TitanCodes 2023 Walkthrough (spoilers!)

Note: this article contains spoilers!.

I’ll be using this article to brain-dump my thought process while doing TitanCodes 2023. A lot of the solutions here assume you already know some Linux and will heavily utilize Linux tools.

Validation/Even more secure!

I don’t recommend using pwgen, but…

pwgen -c -n -y 14 100 -r "{}[];,.=-\"'\\/\`()<>:|~*-_=+?" | wl-copy


This one is easy if you’re on Linux and are using PulseAudio/Pipewire:

paplay audiofile.wav


Steganography, by the way.

Super easy Bash one-liner:

cat $(ls | sort -n)

ls lists all files. sort -n sorts all those files, with the -n flag indicating natural number ordering (i.e. 1, 2, 3, 10, 20, 30, …) as opposed to lexicographic sorting (i.e. 1, 10, 2, 20, 3, 30, …).

Networked/say hi

Basic netcatting works here:

nc 3000

Linux Scavenger Hunt/the transmission

Hint: man ip

Drawing/The illuminati is real

There’s a trick to easily do this one:

  1. Install Inkscape or use any vector-drawing program and draw a triangle.
  2. Save above triangle as an SVG file.
  3. With Imagemagick, do convert -density 1200 -resize 256x256 triangle.svg triangle.png.


This is easily doable in Bash:

while read -r plate; do
    [[ "$plate" =~ ^[0-9][A-Z]{3}[0-9]{3}$ ]] && printf T || printf F
done < plates.txt

read -r plate reads one line into $plate and returns. This is done as a condition for our while loop, and we feed plates.txt into the whole loop as stdin.

We use Bash’s =~ operator which does regex matching. ^...$ means we want the regex to cover the whole line (important because some plates are longer than 7 characters). The rest is fairly self-explanatory: 1 1 0-9, 3 A-Z, then 3 0-9.

Parsing/czeched in

This one can also be trivially done in Bash.

First, we filter out the file for entries belonging to employee 9 and 4. Just use grep for that. We only care about their check-in and check-out times, so we use cut to extract those columns.

cat checkincheckout.csv | grep '^\(9,\|4,\)' | cut -d, -f3-4 > checkincheckout-4-9-times.csv

With our new results, we can then calculate the duration with date:

while IFS=, read -r enter leave; do
    echo $[ $(date -d "$leave" +%s) - $(date -d "$enter" +%s) ]
done \
    < checkincheckout-4-9-times.csv \
    > checkincheckout-4-9-times-sum.csv

Here, we use read -r to parse each line into $enter and $leave delimited by $IFS. This is done in a while loop like earlier. Then, we use date -d "..." +%s to parse the timestamp into a Unix epoch timestamp, which is just seconds. Use Bash’s $[ ] or $(( )) syntax to subtract the two epoch timestamps and get the duration in seconds.

At this point, you’ll end up with a list of numbers that you can just add up. Use your favorite calculator program to calculate it. I chose to convert it to an equation that I can just paste into Qalculate:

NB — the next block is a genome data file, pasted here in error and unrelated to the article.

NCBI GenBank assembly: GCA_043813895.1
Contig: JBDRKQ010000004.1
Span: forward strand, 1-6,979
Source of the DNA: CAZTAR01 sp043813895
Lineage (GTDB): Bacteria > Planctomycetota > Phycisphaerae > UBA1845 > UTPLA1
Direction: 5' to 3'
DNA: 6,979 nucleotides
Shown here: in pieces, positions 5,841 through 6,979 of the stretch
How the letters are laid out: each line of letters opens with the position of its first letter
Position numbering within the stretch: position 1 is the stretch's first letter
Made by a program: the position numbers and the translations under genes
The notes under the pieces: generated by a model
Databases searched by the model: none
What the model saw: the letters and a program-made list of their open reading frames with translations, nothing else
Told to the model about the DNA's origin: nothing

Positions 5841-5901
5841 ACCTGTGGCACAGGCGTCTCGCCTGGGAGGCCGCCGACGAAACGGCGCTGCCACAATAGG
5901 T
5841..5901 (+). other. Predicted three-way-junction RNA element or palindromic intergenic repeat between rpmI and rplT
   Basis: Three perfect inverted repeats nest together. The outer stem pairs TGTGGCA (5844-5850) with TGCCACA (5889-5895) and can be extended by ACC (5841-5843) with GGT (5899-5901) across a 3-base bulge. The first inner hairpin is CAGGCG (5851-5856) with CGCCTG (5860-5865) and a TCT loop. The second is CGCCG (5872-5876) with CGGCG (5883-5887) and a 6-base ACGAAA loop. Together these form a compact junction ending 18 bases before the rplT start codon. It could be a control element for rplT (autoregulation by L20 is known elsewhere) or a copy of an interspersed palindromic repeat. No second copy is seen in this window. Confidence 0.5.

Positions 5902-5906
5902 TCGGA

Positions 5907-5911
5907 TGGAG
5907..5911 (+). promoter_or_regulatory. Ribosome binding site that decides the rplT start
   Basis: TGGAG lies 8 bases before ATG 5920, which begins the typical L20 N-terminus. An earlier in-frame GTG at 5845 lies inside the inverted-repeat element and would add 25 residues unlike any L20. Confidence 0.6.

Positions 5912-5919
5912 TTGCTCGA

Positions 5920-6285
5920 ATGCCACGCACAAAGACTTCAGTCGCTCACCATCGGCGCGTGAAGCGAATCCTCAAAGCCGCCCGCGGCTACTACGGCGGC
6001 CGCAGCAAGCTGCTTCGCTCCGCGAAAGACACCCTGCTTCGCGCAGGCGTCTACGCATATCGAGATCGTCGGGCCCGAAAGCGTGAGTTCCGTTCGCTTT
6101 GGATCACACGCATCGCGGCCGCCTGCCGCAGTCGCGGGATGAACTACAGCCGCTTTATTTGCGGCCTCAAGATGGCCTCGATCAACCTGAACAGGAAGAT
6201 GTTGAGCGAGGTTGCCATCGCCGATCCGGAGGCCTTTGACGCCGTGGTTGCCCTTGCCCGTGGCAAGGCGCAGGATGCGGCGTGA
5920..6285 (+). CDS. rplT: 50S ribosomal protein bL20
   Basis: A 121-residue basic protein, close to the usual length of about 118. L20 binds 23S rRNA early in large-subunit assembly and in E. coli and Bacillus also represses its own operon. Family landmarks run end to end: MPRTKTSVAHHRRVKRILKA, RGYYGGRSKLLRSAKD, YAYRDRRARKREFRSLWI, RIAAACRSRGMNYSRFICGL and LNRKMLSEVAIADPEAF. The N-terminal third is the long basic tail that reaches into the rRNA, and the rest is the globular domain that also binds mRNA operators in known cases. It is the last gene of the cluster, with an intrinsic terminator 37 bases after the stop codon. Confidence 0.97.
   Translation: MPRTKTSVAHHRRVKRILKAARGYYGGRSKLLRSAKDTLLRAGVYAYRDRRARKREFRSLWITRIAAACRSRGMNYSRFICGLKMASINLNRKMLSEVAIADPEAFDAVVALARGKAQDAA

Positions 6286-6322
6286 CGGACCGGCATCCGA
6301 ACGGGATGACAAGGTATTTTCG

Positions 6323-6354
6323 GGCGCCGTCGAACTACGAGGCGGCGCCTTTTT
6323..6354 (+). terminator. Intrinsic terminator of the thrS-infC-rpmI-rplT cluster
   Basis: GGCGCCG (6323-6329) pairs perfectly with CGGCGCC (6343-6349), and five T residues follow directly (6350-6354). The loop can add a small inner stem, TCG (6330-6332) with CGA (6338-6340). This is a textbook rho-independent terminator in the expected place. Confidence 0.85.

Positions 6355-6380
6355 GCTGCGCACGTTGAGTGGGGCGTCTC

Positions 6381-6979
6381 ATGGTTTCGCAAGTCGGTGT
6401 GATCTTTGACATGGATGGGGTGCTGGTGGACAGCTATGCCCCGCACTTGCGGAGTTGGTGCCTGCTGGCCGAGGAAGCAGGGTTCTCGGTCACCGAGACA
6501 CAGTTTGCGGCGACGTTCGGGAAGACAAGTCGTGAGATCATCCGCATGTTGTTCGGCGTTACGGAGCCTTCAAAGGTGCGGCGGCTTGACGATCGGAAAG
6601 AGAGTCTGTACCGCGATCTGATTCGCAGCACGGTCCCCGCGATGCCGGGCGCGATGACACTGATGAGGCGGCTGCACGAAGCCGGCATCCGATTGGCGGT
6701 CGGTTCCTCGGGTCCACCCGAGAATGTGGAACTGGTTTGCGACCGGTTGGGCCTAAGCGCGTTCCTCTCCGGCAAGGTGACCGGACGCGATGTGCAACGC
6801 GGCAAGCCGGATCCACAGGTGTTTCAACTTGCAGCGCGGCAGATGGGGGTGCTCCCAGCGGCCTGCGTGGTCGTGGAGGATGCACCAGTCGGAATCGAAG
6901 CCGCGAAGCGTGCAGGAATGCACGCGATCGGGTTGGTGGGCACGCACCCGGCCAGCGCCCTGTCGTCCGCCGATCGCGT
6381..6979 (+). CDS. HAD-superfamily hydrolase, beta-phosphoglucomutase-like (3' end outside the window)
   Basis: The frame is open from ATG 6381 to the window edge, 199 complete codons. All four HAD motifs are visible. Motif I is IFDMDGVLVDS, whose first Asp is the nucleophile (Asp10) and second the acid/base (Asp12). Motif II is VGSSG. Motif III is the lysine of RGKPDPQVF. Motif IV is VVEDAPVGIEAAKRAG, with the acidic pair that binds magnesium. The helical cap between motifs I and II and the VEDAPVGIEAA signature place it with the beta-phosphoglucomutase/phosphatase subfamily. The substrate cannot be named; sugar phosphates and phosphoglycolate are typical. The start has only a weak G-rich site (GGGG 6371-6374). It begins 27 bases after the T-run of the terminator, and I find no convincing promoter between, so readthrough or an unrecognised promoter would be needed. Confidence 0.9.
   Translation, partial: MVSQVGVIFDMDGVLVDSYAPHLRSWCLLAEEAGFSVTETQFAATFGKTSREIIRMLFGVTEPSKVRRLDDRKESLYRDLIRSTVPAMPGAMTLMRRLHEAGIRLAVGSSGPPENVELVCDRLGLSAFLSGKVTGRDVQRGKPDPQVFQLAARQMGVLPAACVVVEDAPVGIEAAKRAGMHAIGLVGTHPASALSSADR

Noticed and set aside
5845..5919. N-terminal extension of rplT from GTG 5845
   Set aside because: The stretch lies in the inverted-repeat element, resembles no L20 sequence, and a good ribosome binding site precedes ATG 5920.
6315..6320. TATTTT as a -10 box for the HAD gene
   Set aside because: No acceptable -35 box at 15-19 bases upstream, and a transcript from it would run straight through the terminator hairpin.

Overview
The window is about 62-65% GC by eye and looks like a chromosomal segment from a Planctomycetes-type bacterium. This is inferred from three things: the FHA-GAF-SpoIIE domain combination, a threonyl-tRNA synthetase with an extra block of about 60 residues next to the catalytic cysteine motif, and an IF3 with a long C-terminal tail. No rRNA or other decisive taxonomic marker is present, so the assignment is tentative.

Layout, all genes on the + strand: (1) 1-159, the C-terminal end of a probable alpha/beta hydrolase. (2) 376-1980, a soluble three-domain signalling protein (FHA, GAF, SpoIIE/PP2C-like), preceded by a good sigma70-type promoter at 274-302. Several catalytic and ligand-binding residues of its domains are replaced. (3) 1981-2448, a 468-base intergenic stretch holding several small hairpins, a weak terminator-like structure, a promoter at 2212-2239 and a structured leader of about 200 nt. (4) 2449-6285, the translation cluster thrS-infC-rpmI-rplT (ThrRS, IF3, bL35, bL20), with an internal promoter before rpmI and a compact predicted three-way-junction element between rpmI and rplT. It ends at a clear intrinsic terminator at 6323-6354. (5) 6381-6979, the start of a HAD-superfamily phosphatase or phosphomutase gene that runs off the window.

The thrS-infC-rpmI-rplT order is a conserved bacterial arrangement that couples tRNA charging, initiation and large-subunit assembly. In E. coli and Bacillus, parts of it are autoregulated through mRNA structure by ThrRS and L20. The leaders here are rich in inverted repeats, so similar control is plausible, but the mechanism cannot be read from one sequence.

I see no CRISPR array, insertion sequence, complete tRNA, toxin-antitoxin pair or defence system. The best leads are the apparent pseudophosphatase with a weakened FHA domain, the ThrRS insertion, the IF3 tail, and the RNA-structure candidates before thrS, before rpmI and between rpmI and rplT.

cat checkincheckout-4-9-times-sum.csv | dos2unix | tr $'\n' +; echo -n 0

Linux Scavenger Hunt/the alternator

Simply use ps aux to list all processes on the system:

ps aux | grep cb1442

Automation/Big Ben

I decided to do this one lazily, which is to check the time every second (or minute, whatever):

while sleep 1; do
	if (( ($(date +%M) % 15) == 0 )); then
		echo "Chime!"
		paplay ./rickroll.wav

I decided to play Rick Astley’s Never Gonna Give You Up, since it’s long enough that it’s very hard to miss. This way, I can just run the script in the background and move on. To get a rickroll.wav file, use youtube-dl/yt-dlp:

yt-dlp -x -o rickroll.wav --audio-format wav -f wa https://www.youtube.com/watch?v=E4WlUXrJgy4

Web/Rigging the vote

For this one, simply go to the Network tab, right click the /vote request, choose Copy, Copy as cURL, then stick that into a Bash for loop:

for i in {1..500}; do
    # insert curl ...

Misc/Crafting a Calculator


I decided to use GTK and Go for this one. The full code (excluding style.css) is available at go.dev/play/p/Jd8mFbOcVzE.

This one is quite painful, mostly because of the way I wrote Eval().

Here’s the function to create the button grid:

func newButtonGrid(onPress func(r rune)) *gtk.Grid {
	grid := gtk.NewGrid()

	place := func(x, y, w, h int, r rune) {
		button := gtk.NewButtonWithLabel(string(r))
		button.ConnectClicked(func() { onPress(r) })
		grid.Attach(button, x, y, w, h)

	for i, r := range "123456789" {
		place(i%3, i/3, 1, 1, r)

	place(0, 3, 2, 1, '0')
	place(2, 3, 1, 1, '.')

	for i, r := range "+-*/" {
		place(3, i, 1, 1, r)

	place(4, 0, 1, 4, '=')

	return grid

For the digits excluding 0, we can use x=i%3 which gives us 0, 1, 2, 0, 1, 2, ... and y=i/3 which gives us 0, 0, 0, 1, 1, 1, .... This maps the numbers so that:

  • 1 goes to x = 0%3 = 0, y = 0/3 = 0
  • 2 goes to x = 1%3 = 1, y = 1/3 = 0
  • 3 goes to x = 2%3 = 2, y = 2/3 = 0
  • 4 goes to x = 3%3 = 0, y = 3/3 = 1
  • 5 goes to x = 4%3 = 1, y = 4/3 = 1

Here’s how onPress is implemented:

var state State
var prevState State
var floatBuf strings.Builder

onPress := func(r rune) {
	switch r {
	case '+', '-', '*', '/':

		if floatBuf.Len() == 0 {
		} else {
			lh, err := strconv.ParseFloat(floatBuf.String(), 64)
	case '=':
		rh, err := strconv.ParseFloat(floatBuf.String(), 64)


		defer func() {
			prevState = state
			state = State{}
		_, err := strconv.ParseFloat(floatBuf.String()+string(r), 64)
		if err == nil {

	resultLabel.SetText(state.Display() + floatBuf.String())

For handling the runes, we have 3 basic cases to handle:

  • If the user pressed a digit or a period (default), we can add that character into our floatBuf and validate it.